Furthermore, contraception is the use of a physical (condom) or chemical device to interfere with the normal process of conception so that pregnancy does not develop. In Judaism, one main purposes of marriage is procreation and commandment to marry and have children. “be fruitful and multiply” (Genesis 1:28). As such, contraception is not encouraged especially among Orthodox Jews and is forbidden to waste ‘the seed’. The methods of contraception allowed under Jewish law are those that do not damage the sperm or stop it from reaching its intended destination. Female birth control pill is favoured as male contraceptive methods such as condoms ‘waste the seed’. The use of condoms are seen to block the passage of semen and reduce the pleasure husband and wife get from sex and so interfere with the marital purposes of intercourse. Condoms are also rejected because they interfere with becoming ‘one flesh’ “And he shall cleave to his wife and they shall become one flesh” (Genesis 2:24). This ethical teaching differs among the variants due to their interpretation of the Torah. Progressive take a more liberal view as they take into account modern context. The modern orthodox position permits the use of contraception in cases when pregnancy or childbirth may harm the mother and if limiting the number of children is for the benefit of the existing family and to delay or space out having children. However, a married couple should not use contraception for the selfish reason of avoidance. In recent times such as with the outbreak of sexually transmitted infections (STI’S) and AIDS, the progressive and conservative variants have been willing to adapt their teachings to suit modern concepts. The sexual issue of homosexuality differs in Judaism. Due to the firm belief in Judaism that one of main purposes of marriage is to procreate, homosexuality is forbidden and is considered ‘wasting the seed’ and many believe homosexual acts refutes the commandment to marry and have children. This view differs among the variants due to their interpretation of the Torah. The torah forbids male homosexuality, although there is nothing said about female acts. In the book of Leviticus, there are two verses that relate directly to male homosexuality. ‘Do not lie with a male as one lies with a woman; it is an abhorrence’ and ‘If a man lies with a male as one lies with a woman, the two of them have done an abhorrent thing, they shall be put to death. Some believe that the use of such strong language in the Torah is because the homosexual lifestyle is one in which conception is not possible, and thus is not considered to be the ‘natural’ process for sexual intercourse. Some also believe homosexuality undermines the Jewish ideal of family that is articulated in the Torah. Progressive and conservative Jewish adherents are more likely to accept homosexuality, though even strictly Orthodox adherents distinguish between homosexual orientation and homosexual acts. In contemporary Judaism, homosexually oriented individuals are discouraged from the physical expression. The progressive Jewish community for the most part, understand the reality of sexual orientation as something that is beyond simple personal preference. Thus, these issues challenge Jewish ethical teachings which are based on respect for God’s creation, marriage, procreation and faithfulness. These ethical teachings provide adherents with clarification and guidance on how to live a moral and faithful Jewish life.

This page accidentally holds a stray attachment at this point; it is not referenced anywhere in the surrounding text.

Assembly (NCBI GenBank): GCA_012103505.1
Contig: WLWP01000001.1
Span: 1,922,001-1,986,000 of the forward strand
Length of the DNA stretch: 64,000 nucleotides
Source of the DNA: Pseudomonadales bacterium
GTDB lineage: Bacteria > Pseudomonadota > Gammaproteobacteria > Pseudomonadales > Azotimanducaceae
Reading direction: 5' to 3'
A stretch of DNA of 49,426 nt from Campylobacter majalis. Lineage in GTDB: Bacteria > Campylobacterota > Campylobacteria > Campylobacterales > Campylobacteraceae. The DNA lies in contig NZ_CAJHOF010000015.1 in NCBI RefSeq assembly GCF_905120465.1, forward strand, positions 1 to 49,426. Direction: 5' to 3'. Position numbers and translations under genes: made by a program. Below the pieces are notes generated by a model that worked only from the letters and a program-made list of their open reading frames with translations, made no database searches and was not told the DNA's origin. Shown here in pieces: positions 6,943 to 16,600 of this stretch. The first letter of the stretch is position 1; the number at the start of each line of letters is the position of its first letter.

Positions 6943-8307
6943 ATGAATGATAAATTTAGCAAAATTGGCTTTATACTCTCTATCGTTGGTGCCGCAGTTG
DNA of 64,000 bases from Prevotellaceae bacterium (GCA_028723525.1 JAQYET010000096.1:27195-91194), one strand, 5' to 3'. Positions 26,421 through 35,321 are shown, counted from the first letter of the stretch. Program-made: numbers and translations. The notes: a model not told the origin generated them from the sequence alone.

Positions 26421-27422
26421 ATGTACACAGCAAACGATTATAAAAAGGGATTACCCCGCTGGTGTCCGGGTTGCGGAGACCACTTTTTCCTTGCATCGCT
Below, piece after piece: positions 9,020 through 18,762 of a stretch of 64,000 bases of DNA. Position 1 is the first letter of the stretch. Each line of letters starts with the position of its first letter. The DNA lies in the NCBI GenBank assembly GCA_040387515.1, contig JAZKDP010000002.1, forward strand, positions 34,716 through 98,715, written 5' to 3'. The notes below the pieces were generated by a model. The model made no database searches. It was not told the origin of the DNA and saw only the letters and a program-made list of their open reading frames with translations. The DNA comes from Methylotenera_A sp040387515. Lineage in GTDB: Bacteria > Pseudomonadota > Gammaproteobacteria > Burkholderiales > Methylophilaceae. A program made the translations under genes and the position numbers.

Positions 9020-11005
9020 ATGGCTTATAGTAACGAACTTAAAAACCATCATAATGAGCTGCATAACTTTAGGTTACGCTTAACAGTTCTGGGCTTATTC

In conclusion, it is clear that significant people such as Moses Maimonides and core ethical teachings such as sexual ethic heavily contribute greatly to making Judaism a living religion as it allows adherents of Judaism to deeply interact with these characteristics of the Jewish religious tradition.

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The Contribution Of People, Schools Of Thought And Ethical Teaching To Judaism [Internet]. Edubirdie. 2022 Feb 17 [cited 2022 Jul 5]. Available from: https://edubirdie.com/examples/the-contribution-of-people-schools-of-thought-and-ethical-teaching-to-judaism/